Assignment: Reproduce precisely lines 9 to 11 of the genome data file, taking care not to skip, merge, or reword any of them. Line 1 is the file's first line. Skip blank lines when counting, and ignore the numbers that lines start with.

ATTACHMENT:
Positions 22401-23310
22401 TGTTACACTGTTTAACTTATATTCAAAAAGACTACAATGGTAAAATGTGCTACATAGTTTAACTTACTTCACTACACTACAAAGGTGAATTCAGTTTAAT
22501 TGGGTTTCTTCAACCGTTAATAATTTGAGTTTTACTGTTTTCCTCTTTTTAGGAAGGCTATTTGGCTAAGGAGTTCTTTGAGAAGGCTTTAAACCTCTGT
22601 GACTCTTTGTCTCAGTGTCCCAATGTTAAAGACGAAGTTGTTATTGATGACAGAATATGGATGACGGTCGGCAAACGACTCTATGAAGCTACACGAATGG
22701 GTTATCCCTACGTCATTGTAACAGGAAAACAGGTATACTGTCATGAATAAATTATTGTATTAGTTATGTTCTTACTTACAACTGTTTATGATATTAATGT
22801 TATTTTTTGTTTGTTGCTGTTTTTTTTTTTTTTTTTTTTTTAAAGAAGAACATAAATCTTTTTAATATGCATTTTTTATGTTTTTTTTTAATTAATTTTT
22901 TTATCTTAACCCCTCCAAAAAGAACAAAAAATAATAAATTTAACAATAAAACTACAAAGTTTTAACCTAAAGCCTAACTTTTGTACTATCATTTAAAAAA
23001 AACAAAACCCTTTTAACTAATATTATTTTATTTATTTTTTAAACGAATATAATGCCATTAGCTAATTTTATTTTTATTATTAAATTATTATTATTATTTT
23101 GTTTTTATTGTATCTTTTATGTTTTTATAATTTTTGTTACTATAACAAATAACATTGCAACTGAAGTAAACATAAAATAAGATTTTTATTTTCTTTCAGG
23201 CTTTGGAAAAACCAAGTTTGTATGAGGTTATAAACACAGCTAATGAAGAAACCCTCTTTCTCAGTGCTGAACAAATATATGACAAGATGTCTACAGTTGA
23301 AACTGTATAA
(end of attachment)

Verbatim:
23101 GTTTTTATTGTATCTTTTATGTTTTTATAATTTTTGTTACTATAACAAATAACATTGCAACTGAAGTAAACATAAAATAAGATTTTTATTTTCTTTCAGG
23201 CTTTGGAAAAACCAAGTTTGTATGAGGTTATAAACACAGCTAATGAAGAAACCCTCTTTCTCAGTGCTGAACAAATATATGACAAGATGTCTACAGTTGA
23301 AACTGTATAA